Rhino picked it up.

"Now rub it."

Rhino rubbed it.

Then, as Felix watched, horror-struck, both the brandee and Rhino turned to gas and streamed back into the lamp.


The lamp clattered to the floor. Felix picked it up and peered down the spout. He could see nothing, but he could hear voices.

"What's going on?" Rhino was yelling, although his voice was tinny and distant. "Where am I?"

"You're my hostage," replied the brandee. "In your dreams," snorted Rhino.

There was a scrabbling sound followed by a slither, as Rhino presumably tried to climb back up the spout and failed.

Felix put his mouth to the nozzle and called, "Let him go!"

"No way!" the brandee called back. "Not until you get me a real scientist!"

Felix put the lamp into his bag and stood there, thinking. He'd brought it back with him, from the magical world on the other side of the Divide, wrapped in some clothing and forgotten at the bottom of his backpack. His mom must have unpacked it and put it somewhere. She'd remembered it when the art class was mentioned, and dropped it into his schoolbag. Good thing she hadn't polished it first.

It was doubtful that Rhino's disappearance would cause a nationwide manhunt, for he'd disappeared too many times before. The flaming red hair wasn't at school all that often, because Rhino liked playing hooky. He'd been known to disappear for days, when even his mother didn't know where he was -- and she didn't care much, either, if her shouting


match with the principal a few days earlier had been anything to go by.

"I'm not his jailer!" she'd yelled at Mr. Goodbody. "And you can't blame him for goofing off when he wasn't given no careers advice!"

"He said he wanted to be in rocket science, Mrs. Rheinhart," the principal had icily replied. "We didn't think it was very funny, not after the storage shed incident."

Rhino's mother thought it was hilarious. "He always has a firework or two in his pocket, bless him. And that old shed needed knocking down. Saved you the cost, didn't it?"

Half the school must have heard her. Felix couldn't imagine what it would be like to have a mother like that -- but meeting Rhino in the school corridor had been a very bad way to start the day.

In his heart of hearts, Felix knew there was only one thing he could do -- take the lamp back across the Divide to the other world, where it belonged. His elf friend Betony was flying over in a couple of days for Christmas, by magic carpet -- something he was looking forward to even more than Christmas itself. He could ask her to release the brandee in her own world, and bring Rhino back home again. It sounded like a tall order, though, and not the way to greet an old friend.

The art class was miserable. Felix was given detention for forgetting his still-life object, but there was no way he was going to take the lamp out of his bag. He sat there, drawing


someone else's teapot and fantasizing about dropping the lamp down a well or burying it in quick-setting concrete. But each time, his mind's eye watched it resurrect itself, like a mummy from a horror film, and he imagined the brandee searching for him, dagger drawn, bent on vengeance.

Right when he got home, he put the lamp at the bottom of his closet. He didn't want any awkward questions just before Betony's arrival. His mom knew nothing about the other world; she thought Betony was a friend he'd made in Cornwall. As long as Betony kept her elfin ears covered, she could pass for human.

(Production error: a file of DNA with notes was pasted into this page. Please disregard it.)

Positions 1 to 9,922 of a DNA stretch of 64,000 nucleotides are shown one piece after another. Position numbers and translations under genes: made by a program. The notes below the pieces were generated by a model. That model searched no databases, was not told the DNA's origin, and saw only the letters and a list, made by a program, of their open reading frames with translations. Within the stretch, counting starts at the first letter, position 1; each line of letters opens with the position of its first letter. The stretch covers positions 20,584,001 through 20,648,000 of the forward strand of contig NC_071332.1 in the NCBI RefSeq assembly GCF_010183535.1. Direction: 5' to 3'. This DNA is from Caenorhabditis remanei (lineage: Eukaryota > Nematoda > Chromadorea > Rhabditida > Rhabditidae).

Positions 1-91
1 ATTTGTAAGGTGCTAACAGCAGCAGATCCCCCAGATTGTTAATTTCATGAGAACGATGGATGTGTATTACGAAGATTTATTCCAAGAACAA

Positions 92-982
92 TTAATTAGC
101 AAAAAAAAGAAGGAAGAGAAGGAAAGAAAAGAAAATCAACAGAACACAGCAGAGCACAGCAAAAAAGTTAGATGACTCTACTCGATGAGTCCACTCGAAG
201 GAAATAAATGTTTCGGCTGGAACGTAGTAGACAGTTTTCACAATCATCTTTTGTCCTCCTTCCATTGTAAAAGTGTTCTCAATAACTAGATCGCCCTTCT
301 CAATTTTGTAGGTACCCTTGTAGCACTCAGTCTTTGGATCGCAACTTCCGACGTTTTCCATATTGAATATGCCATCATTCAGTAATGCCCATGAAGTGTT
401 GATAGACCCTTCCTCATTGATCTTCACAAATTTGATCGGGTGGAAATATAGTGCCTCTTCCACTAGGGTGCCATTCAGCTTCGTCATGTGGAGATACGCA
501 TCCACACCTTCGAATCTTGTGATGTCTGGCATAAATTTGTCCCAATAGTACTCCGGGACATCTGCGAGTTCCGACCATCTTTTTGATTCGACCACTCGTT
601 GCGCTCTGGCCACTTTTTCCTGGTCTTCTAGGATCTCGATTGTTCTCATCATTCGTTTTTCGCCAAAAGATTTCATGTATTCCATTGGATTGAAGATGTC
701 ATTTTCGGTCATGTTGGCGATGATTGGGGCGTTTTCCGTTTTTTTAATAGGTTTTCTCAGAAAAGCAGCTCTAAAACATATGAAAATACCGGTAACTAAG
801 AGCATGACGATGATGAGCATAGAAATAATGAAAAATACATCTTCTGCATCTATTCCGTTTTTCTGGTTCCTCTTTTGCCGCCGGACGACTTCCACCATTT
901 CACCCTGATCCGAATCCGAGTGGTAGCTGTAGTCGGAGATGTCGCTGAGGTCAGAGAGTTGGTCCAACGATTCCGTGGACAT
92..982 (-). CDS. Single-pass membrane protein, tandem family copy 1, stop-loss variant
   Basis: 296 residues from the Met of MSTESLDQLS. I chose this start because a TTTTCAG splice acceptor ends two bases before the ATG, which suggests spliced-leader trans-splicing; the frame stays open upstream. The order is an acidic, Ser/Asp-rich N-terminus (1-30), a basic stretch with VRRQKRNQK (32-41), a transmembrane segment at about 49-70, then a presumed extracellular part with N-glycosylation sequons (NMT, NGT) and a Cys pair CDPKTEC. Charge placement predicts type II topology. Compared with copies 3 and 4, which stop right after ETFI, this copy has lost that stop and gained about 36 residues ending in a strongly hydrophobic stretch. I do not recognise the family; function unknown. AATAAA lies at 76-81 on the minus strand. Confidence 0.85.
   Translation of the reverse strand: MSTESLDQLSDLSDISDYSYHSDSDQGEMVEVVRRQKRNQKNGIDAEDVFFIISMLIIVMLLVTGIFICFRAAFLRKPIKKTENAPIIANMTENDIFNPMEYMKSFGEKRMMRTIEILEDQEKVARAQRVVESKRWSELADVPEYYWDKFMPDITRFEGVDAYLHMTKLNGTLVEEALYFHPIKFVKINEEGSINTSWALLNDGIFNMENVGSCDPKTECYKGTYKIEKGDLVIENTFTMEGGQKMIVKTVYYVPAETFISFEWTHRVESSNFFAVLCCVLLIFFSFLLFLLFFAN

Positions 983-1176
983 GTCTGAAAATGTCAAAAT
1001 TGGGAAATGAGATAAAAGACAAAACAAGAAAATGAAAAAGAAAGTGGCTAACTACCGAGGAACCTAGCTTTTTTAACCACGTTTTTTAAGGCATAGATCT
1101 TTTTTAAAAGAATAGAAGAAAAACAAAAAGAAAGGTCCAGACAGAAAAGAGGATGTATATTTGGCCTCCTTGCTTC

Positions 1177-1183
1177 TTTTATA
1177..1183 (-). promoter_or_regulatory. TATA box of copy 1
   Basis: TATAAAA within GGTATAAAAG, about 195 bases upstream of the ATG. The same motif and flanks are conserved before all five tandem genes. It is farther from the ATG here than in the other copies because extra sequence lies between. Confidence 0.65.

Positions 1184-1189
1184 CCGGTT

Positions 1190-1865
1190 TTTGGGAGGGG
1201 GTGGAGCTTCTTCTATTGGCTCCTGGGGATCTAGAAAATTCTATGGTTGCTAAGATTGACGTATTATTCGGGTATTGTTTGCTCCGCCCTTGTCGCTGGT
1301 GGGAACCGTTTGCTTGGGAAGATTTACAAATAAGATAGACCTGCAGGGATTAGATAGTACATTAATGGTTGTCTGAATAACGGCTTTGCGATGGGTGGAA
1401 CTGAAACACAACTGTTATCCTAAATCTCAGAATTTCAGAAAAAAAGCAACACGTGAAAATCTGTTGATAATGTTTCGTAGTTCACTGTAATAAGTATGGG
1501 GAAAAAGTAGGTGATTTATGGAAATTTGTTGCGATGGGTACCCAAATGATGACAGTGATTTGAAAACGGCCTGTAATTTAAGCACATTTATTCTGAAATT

Dad's the problem,
thought Felix.
He knows everything. He'd go mental if he suspected there was a djinn on the loose. He's forbidden me to visit Betony's world again, because he thinks it's too dangerous. Like he's the expert? He may have had a ride on a magic carpet last summer -- in
world -- but what does
know about heavy-duty wands, or traveling by dragon, or out-riddling sphinxes?

And then he thought: /
hope Rhino hasn't got any of his firecrackers with him. Letting one of those off inside a magic lamp is just the kind of stupid thing he might do -- but nothing would be as bad as taking an unexploded one to the other world. If it got into the wrong hands, it would be a recipe for disaster.

"Kidnapping's a criminal offense," said Rhino, once he'd decided there was no way back up the spout.
This is not


he told himself firmly. /
must have fallen down the school garbage chute and knocked myself out for a moment.
The brandee laughed.

Rhino glanced around. He was standing in the middle of a small dome-shaped room furnished with cushions, a low table, and a Turkish carpet. Light came from a number of lanterns, placed in little alcoves. Presumably, they were in some kind of cellar inside the school. There were two doors set into the brass walls. Before the brandee could stop him, Rhino darted across to one and opened it. For a moment, he thought he'd found himself in a flower shop -- then he noticed the vine and the compost heap and the wooden box full of seedlings and realized it was a greenhouse. Bizarre. Was there a grating in the ceiling somewhere that let in the light?

"The other door leads to my study," said the brandee helpfully.

"How long are you going to keep me here?" asked Rhino.

"A century or two ought to do it," replied the brandee.

Since the brandee was obviously as crazy as a loon, Rhino decided to explore the study on his own. It wasn't very big. It smelled of old books and furniture polish, and it didn't lead anywhere at all. He returned to the main chamber. The brandee was sitting on one of the cushions, reading. Rhino sat down on another cushion and decided to sulk.

After a couple of hours of sulking produced no reaction,


Rhino got hungry, so he broke the silence by saying, "What's for lunch?"

The brandee looked up from his book. "Lunch?" he said. "I don't eat, human child. I'm a magical being."

"You're round the twist," said Rhino, with feeling.

"Absolutely," agreed the brandee. "I didn't think you knew anything about magic, though."

"What?" Rhino felt the conversation slipping away from him.

"It would be more accurate to say I was around the half-twist," explained the brandee patiently, "like a sinistrom."

"What?" said Rhino again. "A sinistrom. A devil-hyena."

Rhino couldn't think of a single thing to say, but fortunately his stomach rumbled loudly instead.

"That is a sign of hunger, isn't it?" said the brandee. "What happens if you don't get anything to eat?"

"I die," said Rhino spitefully. "And you lose your hostage."

The brandee closed his book. "In that case," he said, "I'd better grant you three wishes. What would you like to eat?"

"An endless supply of hamburgers," said Rhino immediately.

The brandee clapped his hands, and a plate appeared on the table. The delicate porcelain was rose-pink on one side and pure gold on the other. The hamburger that materialized on it looked out of place even to Rhino, but it was filled with

BOOK: Jinx On The Divide
3.52Mb size Format: txt, pdf, ePub